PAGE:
In the post, Sandra writes about how compassion is linked to boundless, deep love and then, and this is what really blew me away,  she defines love. "This is one truth I have come to know with certainty: When you love completely from the depth of your heart, your wish for another person’s happiness becomes greater than your own perceived needs, wants, and desires."

So, because anything I read or think about eventually gets connected to my writing, I started to think about how we authors feel deep compassion for our characters.  We fall in love with them, and want the best for them.  We want them to be happy.

But, then we have the other C word.  You know what I'm going to say: conflict.

The basis of all story is conflict (or tension, if you prefer).  In order to create a story, be it short story, memoir, or novel, there must be conflict.  And lots of it.  The more the better.

But we love our characters!  How can we show them the compassion they deserve (and in my mind, need if we're going to write them) and still create the conflict the story requires?

There's actually conflict in that there dilemma, which is a bit of a starting point.  And, I think for me it helps to remind myself that conflict is the crucible through which we deepen ourselves, our lives, and our capacity to love.  And if it's true for humans, it's true for the human characters about which we write.

In order to write multi-dimensional characters (and I just finished a novel with one-dimensional characters that ultimately disappointed me) we, their creators, must approach them with equal thought given to both conflict and compassion.

As always, I'm feeling my way through this topic as I write it, and the really juicy development of it will happen in the comments.  So, please chime in!  Do you feel compassion for your characters?  How do you bring yourself to torture them with conflict?

Photo by MeHere.

There’s Power in Conflict

I volunteer with an organization called Step It Up, which connects high school students with experts in their chosen careers, and offers advice and support around jobs.  Over the last couple of months, I've done a couple of writing workshops for them, with a co-leader who is a teacher.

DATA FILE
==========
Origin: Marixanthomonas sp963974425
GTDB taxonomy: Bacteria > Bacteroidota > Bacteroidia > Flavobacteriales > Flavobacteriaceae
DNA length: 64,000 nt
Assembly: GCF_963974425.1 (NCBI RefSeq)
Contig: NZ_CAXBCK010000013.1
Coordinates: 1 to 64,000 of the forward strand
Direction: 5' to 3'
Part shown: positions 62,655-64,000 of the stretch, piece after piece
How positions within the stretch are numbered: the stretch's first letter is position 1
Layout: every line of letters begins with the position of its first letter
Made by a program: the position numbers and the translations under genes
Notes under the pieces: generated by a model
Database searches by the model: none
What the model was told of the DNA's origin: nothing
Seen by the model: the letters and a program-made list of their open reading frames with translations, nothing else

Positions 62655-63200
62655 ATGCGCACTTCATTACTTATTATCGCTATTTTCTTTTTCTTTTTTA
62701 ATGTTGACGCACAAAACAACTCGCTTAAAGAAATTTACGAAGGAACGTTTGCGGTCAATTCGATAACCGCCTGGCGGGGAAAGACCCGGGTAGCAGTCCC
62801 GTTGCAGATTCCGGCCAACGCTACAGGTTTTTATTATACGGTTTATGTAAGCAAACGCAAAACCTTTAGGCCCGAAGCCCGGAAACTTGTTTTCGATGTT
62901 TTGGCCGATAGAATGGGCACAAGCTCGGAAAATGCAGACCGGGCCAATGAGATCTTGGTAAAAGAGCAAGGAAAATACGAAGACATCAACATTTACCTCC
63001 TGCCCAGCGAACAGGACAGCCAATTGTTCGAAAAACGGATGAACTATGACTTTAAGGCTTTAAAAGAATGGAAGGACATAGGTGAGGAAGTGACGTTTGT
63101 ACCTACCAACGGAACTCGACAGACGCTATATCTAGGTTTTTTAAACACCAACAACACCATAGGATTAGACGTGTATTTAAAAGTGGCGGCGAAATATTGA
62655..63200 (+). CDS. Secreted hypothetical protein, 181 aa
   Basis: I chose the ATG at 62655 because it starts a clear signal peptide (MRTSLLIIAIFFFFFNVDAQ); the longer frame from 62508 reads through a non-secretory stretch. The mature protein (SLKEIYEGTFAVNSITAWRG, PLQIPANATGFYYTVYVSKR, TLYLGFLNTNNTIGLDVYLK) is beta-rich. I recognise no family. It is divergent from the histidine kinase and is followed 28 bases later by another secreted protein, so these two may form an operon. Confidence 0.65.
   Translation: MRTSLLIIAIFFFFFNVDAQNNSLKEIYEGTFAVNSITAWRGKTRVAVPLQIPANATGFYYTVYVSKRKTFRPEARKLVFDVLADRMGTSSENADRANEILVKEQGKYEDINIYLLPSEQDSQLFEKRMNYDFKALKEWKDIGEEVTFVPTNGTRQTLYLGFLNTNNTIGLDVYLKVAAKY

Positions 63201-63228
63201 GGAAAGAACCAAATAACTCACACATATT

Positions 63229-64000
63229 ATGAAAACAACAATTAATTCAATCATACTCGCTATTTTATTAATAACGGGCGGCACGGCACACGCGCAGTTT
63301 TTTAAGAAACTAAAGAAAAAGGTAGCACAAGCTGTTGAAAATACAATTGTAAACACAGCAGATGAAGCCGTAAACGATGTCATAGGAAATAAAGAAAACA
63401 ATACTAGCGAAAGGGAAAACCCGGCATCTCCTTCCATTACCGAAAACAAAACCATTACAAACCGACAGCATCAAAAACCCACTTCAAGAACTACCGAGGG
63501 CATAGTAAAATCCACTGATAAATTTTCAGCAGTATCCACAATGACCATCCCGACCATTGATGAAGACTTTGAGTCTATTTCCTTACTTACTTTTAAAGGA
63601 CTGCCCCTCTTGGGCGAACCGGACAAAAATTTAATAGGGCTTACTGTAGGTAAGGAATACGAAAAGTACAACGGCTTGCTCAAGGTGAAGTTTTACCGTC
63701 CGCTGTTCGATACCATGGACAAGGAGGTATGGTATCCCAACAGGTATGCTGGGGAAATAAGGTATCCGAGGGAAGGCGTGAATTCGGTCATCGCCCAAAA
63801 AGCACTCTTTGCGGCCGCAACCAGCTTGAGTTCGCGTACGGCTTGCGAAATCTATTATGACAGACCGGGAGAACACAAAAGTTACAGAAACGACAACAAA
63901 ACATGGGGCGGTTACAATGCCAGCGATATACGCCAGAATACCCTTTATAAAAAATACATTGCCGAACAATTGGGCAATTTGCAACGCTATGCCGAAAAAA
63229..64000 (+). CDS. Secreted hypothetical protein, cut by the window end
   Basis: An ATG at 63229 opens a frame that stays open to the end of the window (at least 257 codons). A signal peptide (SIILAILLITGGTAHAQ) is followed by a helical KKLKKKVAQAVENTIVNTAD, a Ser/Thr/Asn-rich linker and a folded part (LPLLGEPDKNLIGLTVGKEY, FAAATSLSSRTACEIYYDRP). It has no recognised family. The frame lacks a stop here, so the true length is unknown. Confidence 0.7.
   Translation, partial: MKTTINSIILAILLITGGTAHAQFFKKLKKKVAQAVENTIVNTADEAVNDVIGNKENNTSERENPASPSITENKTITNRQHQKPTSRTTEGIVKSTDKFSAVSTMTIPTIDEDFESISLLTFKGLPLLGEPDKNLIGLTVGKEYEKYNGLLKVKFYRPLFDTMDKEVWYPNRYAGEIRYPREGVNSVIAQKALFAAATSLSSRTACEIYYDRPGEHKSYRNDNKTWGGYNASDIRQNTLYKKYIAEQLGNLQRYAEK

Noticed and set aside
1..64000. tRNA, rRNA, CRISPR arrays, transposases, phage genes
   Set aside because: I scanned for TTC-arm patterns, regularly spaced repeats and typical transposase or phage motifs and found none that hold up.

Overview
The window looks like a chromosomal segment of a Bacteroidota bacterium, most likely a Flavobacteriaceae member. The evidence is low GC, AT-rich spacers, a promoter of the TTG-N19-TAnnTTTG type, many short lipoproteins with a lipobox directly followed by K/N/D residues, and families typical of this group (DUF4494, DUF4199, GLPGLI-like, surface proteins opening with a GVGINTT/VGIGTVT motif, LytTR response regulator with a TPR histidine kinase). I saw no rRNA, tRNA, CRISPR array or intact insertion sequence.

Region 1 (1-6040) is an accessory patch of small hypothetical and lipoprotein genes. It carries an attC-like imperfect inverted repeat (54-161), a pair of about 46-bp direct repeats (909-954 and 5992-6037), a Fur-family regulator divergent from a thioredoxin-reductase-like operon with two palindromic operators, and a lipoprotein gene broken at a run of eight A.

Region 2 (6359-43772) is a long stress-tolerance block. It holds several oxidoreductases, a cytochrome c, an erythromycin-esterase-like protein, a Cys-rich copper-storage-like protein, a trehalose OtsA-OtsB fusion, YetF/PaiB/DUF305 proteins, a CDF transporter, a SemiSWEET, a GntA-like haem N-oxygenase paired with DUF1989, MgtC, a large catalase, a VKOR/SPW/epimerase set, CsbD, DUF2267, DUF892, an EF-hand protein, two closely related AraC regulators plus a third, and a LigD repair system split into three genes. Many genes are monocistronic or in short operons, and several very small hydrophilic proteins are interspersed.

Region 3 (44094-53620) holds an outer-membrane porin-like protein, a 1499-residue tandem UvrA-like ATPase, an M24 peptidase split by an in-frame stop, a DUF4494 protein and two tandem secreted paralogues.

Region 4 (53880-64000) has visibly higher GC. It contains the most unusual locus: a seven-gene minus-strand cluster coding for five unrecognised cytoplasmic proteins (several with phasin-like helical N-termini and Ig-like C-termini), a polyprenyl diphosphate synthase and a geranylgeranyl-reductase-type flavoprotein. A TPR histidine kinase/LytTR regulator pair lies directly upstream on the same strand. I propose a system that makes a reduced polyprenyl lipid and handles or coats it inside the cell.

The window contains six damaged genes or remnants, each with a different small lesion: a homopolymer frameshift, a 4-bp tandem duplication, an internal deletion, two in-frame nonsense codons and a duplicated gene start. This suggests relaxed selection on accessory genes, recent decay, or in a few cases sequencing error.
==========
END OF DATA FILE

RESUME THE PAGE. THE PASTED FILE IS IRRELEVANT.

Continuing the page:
The last two days we've been working with the kids on writing cover letters and thank yous.  Specifically, my task was to help them find ways to get stories into their cover letters (and job interviews) to make them come alive.

As my co-leader Christine and I planned how we would do this last week, I told her it was very simple.  That there was one thing that every single story from the beginning of time had in common.

"What is that?" she asked.

I'm sure all of you reading know the answer, so say it with me:

CONFLICT.

The bedrock, bottom-line, starting point of all story.  Conflict.  Stories don't exist without it.

And yet, my co-leader, an educated woman with a master's degree who had taken tons of English classes and participated on the debate team, had never heard this simple fact.  Which doesn't actually surprise me because I've run into plenty of grown-ups who haven't either.

The cool thing is that Christine went off and put her new knowledge into place.  Yesterday she stopped me after the workshop and said, "Thank you.  This whole story thing has totally blown my mind and changed the way I look at everything."

Turns out she had spent the weekend with a group of girlfriends, and every time it was her turn to talk or tell a story, she found herself rearranging it a bit mentally so that she started with a bit of conflict.  And now she's thinking about how she can put conflict into her cover letter stories and jazz them up.

Its the power of conflict, baby.  Use it whenever you can, in the stories you tell, the letters you write, the books you are committing to paper.   Your writing and your story telling will be richer and more compelling for it.  Put the conflict on the page and keep it out of your life, is my motto.

For the record, when I asked the teenagers in the workshops what the basic element of story was, most of them answered, "conflict."  So there's hope for future writers.

How do you develop conflict in your writing?

**If you want to know how to develop conflict in your book proposal, consider taking my book proposal teleclass.  It begins June 7th, and the early-bird pricing is still on.  Check it out here.